“Then would he approve of you talking to a man?” That’s when he took her hand. The sensation of his warm, rough palm lightly clasping her cold tiny white fingers was intoxicating and poured all over her body like a warm shower. She of course blushed again, but this time with rapture.
“I could meet you tonight. At the chapel. For mass. I know it’s not anything, maybe it’s not what you do but --”
“I’ll be there. What time? Where?”
“Seven thirty. Saint Mary’s, over there. I always sit in the second-last row up the back.”
It felt like sinning - gloriously, thrillingly sinning - to be getting dolled up for a date at the mass. Ma and Da would never think anything of it, Maisie attending an extra mass on a Saturday; they’d in fact be proud as peacocks of her piety. She would just have to be subtle, lest any of the neighbours should notice and talk. It was blasphemous really, using God to meet a boy – a man, rather – but strangely she did not feel guilt. Or at least not enough guilt to repent of. If anything, the glimmer of guilt she felt only added to the overall excitement. At any rate, she told herself, it was to a righteous end; she would one day be Robert’s wife, there was no question about it.
She tucked her blusher back into her handbag. With her comb, she brushed out her red curls and pinned back the sides. Her unruly red hair was a constant affliction to her, but Robert had spoken of it as if it were beautiful – “pretty as a peony”, she repeated to herself over and over. Years of being called “Ginger” had resulted in detestation of her looks, but in one afternoon, Robert had reversed all of that. In the reflection she didn’t see a Ginger anymore, but a Peony. Her cheeks pinked up again, and set her body on fire. She put down the comb. Turning to inspect her figure side-on in her modest chapel dress, she imagined him watching for her to arrive, waiting in the second-last row, and in the mirror, Maisie crossed herself prettily and practiced an alluring genuflection.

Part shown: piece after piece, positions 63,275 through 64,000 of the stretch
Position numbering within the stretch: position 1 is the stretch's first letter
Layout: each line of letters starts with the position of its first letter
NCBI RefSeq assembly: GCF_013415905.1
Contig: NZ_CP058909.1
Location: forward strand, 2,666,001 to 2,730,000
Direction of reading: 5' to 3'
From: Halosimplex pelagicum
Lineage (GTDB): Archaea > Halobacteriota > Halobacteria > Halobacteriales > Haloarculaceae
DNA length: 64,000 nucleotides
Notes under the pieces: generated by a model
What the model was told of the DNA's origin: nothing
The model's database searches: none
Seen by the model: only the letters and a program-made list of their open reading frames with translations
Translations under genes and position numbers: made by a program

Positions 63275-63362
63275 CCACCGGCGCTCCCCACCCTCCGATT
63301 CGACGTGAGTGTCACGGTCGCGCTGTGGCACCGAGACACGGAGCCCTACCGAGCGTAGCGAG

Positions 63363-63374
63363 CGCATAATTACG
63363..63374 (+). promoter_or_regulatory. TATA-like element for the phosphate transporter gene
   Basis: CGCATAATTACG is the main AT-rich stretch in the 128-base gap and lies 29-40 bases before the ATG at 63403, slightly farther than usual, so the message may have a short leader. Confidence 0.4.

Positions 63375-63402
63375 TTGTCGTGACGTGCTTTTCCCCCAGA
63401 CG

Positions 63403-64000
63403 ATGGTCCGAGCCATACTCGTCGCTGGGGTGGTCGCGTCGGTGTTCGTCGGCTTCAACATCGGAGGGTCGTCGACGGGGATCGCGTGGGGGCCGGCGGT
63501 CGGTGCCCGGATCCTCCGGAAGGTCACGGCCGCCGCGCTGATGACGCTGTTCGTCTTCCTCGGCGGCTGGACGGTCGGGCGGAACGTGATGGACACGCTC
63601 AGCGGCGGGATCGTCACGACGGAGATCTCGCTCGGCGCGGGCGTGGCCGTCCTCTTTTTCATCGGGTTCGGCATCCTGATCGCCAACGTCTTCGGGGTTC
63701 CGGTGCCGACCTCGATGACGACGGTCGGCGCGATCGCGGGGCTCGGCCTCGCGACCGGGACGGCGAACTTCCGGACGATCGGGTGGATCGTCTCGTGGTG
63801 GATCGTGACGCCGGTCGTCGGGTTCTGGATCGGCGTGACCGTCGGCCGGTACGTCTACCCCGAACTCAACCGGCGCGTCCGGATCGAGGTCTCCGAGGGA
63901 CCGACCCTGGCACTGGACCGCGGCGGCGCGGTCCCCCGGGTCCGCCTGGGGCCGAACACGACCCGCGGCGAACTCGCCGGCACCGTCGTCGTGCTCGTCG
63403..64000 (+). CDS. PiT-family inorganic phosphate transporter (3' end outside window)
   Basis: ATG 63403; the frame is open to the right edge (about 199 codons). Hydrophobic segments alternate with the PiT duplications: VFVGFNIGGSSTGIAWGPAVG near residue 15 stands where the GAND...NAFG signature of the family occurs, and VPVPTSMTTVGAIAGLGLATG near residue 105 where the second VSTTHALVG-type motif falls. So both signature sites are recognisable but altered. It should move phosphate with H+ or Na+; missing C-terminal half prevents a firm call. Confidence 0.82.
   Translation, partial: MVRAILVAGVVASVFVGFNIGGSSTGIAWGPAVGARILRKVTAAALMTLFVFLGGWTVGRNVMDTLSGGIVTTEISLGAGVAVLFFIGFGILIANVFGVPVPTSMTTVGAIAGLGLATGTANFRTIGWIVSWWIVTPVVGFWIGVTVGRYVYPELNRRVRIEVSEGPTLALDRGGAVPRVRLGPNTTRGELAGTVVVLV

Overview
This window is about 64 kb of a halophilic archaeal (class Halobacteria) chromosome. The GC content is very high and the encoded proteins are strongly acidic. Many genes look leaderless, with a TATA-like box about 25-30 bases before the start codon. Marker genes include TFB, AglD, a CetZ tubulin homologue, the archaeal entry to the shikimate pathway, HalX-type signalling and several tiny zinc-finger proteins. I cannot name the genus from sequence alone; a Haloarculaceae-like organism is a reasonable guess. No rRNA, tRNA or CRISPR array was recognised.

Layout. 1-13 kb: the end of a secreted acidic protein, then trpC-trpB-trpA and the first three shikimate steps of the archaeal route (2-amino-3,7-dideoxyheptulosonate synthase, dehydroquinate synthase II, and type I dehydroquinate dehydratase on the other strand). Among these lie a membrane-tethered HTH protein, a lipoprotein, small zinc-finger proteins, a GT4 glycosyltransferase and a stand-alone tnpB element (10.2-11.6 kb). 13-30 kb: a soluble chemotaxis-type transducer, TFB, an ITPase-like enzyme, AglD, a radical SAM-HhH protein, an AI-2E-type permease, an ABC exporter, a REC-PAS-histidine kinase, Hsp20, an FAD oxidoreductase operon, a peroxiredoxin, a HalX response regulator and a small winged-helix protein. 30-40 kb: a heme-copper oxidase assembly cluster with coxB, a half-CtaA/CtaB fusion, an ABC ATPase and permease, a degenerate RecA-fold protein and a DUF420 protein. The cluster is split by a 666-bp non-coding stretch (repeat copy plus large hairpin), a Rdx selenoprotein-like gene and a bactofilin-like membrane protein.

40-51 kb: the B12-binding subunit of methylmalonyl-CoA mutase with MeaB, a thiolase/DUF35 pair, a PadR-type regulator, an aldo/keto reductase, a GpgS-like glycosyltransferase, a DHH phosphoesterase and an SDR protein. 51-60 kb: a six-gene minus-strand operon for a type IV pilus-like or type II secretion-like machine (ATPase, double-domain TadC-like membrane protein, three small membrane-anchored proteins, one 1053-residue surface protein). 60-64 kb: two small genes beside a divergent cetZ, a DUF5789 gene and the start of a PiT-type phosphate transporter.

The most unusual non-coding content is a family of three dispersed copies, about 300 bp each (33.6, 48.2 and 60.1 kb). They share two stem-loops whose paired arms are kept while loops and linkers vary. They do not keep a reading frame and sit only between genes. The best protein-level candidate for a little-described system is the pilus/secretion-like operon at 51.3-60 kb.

Teatime was unendurable. Maisie’s father was in a poor spirit because of his pains and the weather and kept pounding his fist on the table and damning everything.
“Damn bloody Tories!”
“Damn broken chair!”
“Damn bloody sodding Proddies!”
Maisie’s mother, as was her way, spent the meal trying to placate her husband with more totties, more tea, more agreeing nods and tuts, more hand pats. Maisie couldn’t eat, and with her da’s crabbit mood, she worried she’d be asked to stay home and help cheer him instead. She did her best to swallow a few mouthfuls so as not to raise any suspicions, and nodded and tutted in with her mother to keep everyone at relative peace. Finally, the church bells rang for seven o’clock, and Maisie was excused to get ready for mass. She buckled her freshly polished shoes – praying no one would question why now on such a dreich day she had attended to such a detested chore – and pulled her white coat over her shoulders. She surreptitiously surveyed her image in the dark living room window and let herself out the front door.
Snow was falling again, this time with heavy, plucky snowflakes, that rested on her coat and hair and eyelashes without melting. The night was magical. Romantic. She felt like one of the lassies in a Jane Austen book she’d read in school. The chapel windows in the distance glowed in the dark night through the rapidly falling snowflakes like a choir of angels calling her home. Inside, her sailor would be waiting for her. She quickened her pace, growing unable to bear the separation a second longer.
At the chapel, Maisie shut her eyes, breathed in deeply, and pushed open the door. Trying to appear nonchalant, she coolly surveyed the chapel for her sailor, starting first in her second-last row up the back. She couldn’t see him. She dipped her finger in the holy water, crossed herself absently, and slid into the pew. She was early after all, she reminded herself.